I have online gaming to do. Also, I can't wait for the season premieres of Burn Notice and EUReKA. Which are coming sooooooooon!
Long live the Internets!
First, he led his team to victory over LeBron, who's arguably the best player in basketball right now. Notice how I didn't say he led his team to victory over the Cavaliers: Dwight Howard led the Magic to a win over LeBron. Without LeBron, the Cavs would be nowhere. So, Dwight Howard and the Magic beat LeBron, which occurrence has not happened yet these playoffs.
And then, as if that's not enough, there was this thunderous dunk. I am no longer a doubter.
Dwight Howard is NOT soft.
Long live course corrections!
Wednesday, May 20, 2009
First, something from SNL. And let me preface this--or rather, since these words are coming after the link, let me epilogue this by saying that I don't condone everything SNL does, but this is pretty funny.
Second, a whole website for you website-lovers. Engrish first leapt onto the scene with Zero Wing's famous cutscene dialogue "All your base are belong to us." Since then, the collection and documentation of Engrish has become a widespread and hilarious practice.
Finally, proof that racism is really dead. Ah, those Eckspanics.
Long live laziness!
(A little alliteration there.)
Long live laziness!
Tuesday, May 19, 2009
Self-expression is now, in fact, a measure of quality. Critics still look at absolute or even relative aesthetic standards when critiquing media, but the question, "Is it real self-expression?" is rapidly overtaking other standards as THE unassailable measure of quality.
If someone doesn't truly express what they're feeling, they're ridiculed as wearing masks. If they do bare their (sometimes hideous) selves, they're lauded for bravery and amazingness, even if what they do express is despicable and disturbing.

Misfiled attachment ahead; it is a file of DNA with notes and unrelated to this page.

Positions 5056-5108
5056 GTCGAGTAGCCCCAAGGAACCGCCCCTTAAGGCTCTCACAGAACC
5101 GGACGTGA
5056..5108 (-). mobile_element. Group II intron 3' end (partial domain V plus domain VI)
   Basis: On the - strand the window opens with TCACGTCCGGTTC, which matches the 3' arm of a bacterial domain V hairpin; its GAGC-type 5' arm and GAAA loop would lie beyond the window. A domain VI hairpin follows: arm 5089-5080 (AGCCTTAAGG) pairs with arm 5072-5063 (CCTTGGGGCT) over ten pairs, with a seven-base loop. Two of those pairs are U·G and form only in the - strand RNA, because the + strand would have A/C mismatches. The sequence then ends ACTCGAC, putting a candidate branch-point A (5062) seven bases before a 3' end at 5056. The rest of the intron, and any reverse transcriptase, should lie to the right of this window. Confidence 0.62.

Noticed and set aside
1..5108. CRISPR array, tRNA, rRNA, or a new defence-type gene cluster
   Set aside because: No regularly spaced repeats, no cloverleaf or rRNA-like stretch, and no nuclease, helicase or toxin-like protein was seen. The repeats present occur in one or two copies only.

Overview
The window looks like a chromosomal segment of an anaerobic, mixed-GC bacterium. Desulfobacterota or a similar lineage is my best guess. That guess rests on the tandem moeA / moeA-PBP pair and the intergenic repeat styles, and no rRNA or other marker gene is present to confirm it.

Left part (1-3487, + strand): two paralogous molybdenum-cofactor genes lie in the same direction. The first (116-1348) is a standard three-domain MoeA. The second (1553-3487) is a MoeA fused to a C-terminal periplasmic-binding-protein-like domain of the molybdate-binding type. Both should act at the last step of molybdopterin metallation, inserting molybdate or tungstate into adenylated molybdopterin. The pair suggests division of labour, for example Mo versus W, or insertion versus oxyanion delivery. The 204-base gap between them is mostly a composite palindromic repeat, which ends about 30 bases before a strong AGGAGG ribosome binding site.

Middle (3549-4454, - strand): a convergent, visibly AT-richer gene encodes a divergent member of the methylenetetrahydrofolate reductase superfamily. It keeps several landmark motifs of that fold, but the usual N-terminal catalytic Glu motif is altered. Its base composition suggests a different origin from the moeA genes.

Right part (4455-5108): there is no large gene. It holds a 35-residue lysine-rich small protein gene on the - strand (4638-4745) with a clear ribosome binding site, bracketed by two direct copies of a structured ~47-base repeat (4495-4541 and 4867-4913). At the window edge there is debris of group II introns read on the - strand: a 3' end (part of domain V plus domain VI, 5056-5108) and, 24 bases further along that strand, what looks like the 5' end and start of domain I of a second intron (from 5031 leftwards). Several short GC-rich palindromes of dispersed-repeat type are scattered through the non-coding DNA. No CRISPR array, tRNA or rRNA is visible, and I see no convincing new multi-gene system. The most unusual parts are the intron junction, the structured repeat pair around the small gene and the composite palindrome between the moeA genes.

I don't know what I'm trying to say here. I guess my point is that sometimes, I don't want to see people express themselves fully and intimately.
Long live meandering!
Monday, May 18, 2009
I do enjoy well-made horror films (which means that I don't enjoy many horror films), but Drag Me To Hell does NOT look well-made, horrifying, or possibly even a film. For starters: the trailer seems to intimate that the reason the evil creepy old lady takes out after the victim is...that she's denied a load extension?
If I'm watching the trailer right, the old lady applies for a loan extension, and the female who is to become her victim has to deliver the bad news that the application has been turned down. So the old lady freaks out and...well, that's the beginning of the end.
Seriously? Gosh. Of course I'm not going to see it...I'd be surprised if it gets 10% on the Tomatometer.
Long live movie trailers!
But the purpose of this post is not to rave about the music in Watchmen (how about using Simon & Garfunkel's The Sound of Silence during the burial scene? eh?). The purpose of this post is--what is the purpose of this post, again? I've forgotten. If there ever was a purpose.
It's funny how everything is always the same and never the same. I know, I know, this is scraping the bottom of the barrel cliche-wise (by the way, in case you hadn't noticed, "scraping the bottom of the barrel" is a cliche as well), but I've noticed it over the past week. Everything stays the same: finals roll up again, as they do at the end of every semester, and students move out of the res halls, and people break up and hook up, and students graduate and leave behind their college careers forever, or not forever.